Public Policy, Politics & Security
Available course dates:
To be confirmed
Almost all policy affects the behaviour of citizens. It could be a public information campaign developed to encourage people to eat more healthily, a new income tax proposal, or changes to the sentences or fines imposed for certain criminal offences. Within each of these areas, when thinking about how a policy should be set, we will have certain base assumptions about what the best way of setting these new policies might be in order to have the desired effect. The problem is that many of the mental models that we have about the behaviours of individuals in response to information campaigns, financial incentives or penalties, or bans or licensing of activities, are flawed.
We implicitly assume, for example, that information provided to citizens will be read, digested, and then used to change behaviour. But very often it goes unnoticed. We assume that new tax incentives will encourage people to save for their retired. But they fail to do so in ways that we hoped. And we assume that the apparently small details in the implementation of policies (such as how complex a form is to fill in) will have a negligible impact on uptake of a programme.
Behavioural science examines how people behave in practice. And then provides us with a set of tools to change the way that policy is delivered or implemented in ways that go more with the grain of human decision-making. Very often this leads us to look at ways of changing the structure of the decision-making process, rather than attempting to change the mindset of the individuals themselves.
This module provides you with a critical understanding of the core concepts in behavioural science, and how they are applied to public policy. You will learn how new interventions can improve the outcomes of policy quickly and cheaply. You will also be able to explain and critique the way that behavioural science has been applied across the world to improve policy.
What does this course cover?
Week 1: Key theories of behavioural science
This first week will focus on identifying the core theories of behavioural science. We will look at concepts such as ‘social influence,’ biases and heuristics to understand the various factors that can affect human rationality or judgement.
Week 2: Applying theories to the real world
In the second week we will begin the applying these theoretical concepts into practice. You will be able to identify biases, for example, and learn how to develop interventions based on theory and your diagnosis.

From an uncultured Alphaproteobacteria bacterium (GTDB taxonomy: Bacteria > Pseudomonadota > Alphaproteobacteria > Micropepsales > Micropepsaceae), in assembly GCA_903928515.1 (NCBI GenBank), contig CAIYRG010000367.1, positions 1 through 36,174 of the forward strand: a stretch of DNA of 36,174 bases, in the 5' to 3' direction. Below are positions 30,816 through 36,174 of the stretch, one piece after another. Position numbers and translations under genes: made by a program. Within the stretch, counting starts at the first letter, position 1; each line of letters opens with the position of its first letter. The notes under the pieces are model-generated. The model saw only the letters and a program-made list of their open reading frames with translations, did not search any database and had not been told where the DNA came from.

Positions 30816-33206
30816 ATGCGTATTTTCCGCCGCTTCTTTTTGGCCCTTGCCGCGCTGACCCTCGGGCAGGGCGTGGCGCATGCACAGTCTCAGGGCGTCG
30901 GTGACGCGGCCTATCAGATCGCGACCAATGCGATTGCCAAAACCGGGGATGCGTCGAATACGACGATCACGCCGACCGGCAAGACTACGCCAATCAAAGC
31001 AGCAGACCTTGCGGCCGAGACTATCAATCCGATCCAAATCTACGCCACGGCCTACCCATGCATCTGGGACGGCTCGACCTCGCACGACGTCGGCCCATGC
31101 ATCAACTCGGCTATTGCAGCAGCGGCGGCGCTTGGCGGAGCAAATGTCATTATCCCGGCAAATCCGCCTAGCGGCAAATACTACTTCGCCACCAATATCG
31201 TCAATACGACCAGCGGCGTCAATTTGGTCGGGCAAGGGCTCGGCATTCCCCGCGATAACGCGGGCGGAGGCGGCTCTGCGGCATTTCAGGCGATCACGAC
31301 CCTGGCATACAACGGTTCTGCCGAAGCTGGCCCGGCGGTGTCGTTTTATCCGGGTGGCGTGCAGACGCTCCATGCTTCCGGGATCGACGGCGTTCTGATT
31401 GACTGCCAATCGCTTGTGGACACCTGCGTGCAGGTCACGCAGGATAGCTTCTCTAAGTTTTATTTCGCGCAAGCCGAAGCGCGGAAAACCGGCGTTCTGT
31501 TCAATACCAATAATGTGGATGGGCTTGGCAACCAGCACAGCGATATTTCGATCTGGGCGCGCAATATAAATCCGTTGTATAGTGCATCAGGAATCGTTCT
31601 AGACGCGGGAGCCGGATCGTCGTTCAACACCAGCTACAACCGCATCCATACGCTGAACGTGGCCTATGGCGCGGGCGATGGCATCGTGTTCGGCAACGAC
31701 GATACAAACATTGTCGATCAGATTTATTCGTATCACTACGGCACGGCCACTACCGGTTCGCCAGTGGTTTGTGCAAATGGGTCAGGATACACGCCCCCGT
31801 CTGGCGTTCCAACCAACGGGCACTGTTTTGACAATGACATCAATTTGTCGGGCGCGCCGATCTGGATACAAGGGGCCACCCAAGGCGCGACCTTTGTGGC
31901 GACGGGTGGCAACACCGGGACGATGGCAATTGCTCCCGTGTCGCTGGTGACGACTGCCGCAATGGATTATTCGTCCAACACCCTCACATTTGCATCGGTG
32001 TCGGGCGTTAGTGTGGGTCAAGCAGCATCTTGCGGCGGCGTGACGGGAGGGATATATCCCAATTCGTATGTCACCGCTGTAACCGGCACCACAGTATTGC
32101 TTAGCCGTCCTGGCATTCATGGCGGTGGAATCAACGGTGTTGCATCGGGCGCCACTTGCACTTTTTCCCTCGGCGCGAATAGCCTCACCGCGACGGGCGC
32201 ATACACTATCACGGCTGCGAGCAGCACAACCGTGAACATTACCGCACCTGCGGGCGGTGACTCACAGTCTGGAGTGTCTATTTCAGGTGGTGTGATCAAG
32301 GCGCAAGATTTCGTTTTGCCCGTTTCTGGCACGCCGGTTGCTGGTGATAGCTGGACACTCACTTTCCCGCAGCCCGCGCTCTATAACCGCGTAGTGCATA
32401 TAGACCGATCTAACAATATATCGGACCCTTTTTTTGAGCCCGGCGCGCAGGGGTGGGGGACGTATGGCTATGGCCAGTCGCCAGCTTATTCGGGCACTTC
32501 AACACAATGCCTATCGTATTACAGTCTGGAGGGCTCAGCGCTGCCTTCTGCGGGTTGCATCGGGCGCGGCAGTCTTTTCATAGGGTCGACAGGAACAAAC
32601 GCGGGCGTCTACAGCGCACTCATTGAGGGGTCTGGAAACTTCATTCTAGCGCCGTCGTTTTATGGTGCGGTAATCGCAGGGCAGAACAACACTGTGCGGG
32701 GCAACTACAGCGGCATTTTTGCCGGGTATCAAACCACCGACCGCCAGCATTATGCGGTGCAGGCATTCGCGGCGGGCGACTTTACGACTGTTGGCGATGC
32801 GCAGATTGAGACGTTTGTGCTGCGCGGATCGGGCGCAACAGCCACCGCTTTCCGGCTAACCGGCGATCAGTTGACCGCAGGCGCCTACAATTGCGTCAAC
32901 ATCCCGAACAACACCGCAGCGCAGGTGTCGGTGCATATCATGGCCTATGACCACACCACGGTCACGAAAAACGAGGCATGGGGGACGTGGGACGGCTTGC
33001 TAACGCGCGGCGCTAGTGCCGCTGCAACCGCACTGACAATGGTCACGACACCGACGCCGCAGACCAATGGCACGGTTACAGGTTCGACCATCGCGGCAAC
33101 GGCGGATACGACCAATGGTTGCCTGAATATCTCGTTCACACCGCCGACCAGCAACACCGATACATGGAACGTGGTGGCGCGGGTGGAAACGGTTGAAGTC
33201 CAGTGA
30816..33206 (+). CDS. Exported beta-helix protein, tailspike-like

Week 3: Case studies
In this final week, we will examine two case studies to have to practical look at social influences and behavioural government as they manifest in a real-world setting. This will put into practice the concepts and insight gained from the past weeks of the module.
What will I achieve?
Upon completion of this module, students will be able to:
- Construct a behavioural diagnosis to understand which biases and heuristics (if any) are relevant to a particular policy problem.
- Develop, and evaluate the limitations of, interventions based on diagnoses.
- Design and apply randomised controlled trials to test these interventions.
Who will I learn with?
Professor of Public Policy
Senior Lecturer in Public Policy
Who is this for?
This short course is for mid-career professionals. Standard entry requirements are a 2:1 degree plus 3 years of relevant work experience. Applicants without a 2:1 or higher degree are welcome to apply and typically require 5+ years of relevant work experience.
How will I be assessed?
One written assignment, plus participation in webinars and discussion forums.
Our modules offer high levels of interaction with regular points of assessment and feedback. Each four week module is worth five Master's level academic credits and includes three webinars with a King's lecturer and peer group of global professionals.
What is the teaching schedule?
Format: Fully online, plus 3 x 1-hour weekly webinars
This module has been designed specifically for an online audience. It uses a range of interactive activities to support learning including discussion forums, online readings, interactive lectures videos and online tutorials.
Fees and discounts
Tuition fees may be subject to additional increases in subsequent years of study, in line with King’s terms and conditions.
Dr Michael Sanders, Reader in Public Policy at the Policy Institute, where he works on a part-time basis. His main job is as Executive Director of the What Works Centre for Children’s Social Care. He was previously Chief Scientist and Director of Research, Evaluation and Social Action at the Behavioural Insights Team, where he worked on the design and analysis of randomised controlled trials, as well as the use of quasi-experimental methods and data science.
Please note that this is only indicative information. Lecturers and course content are subject to change. Please contact us directly for the most recent information.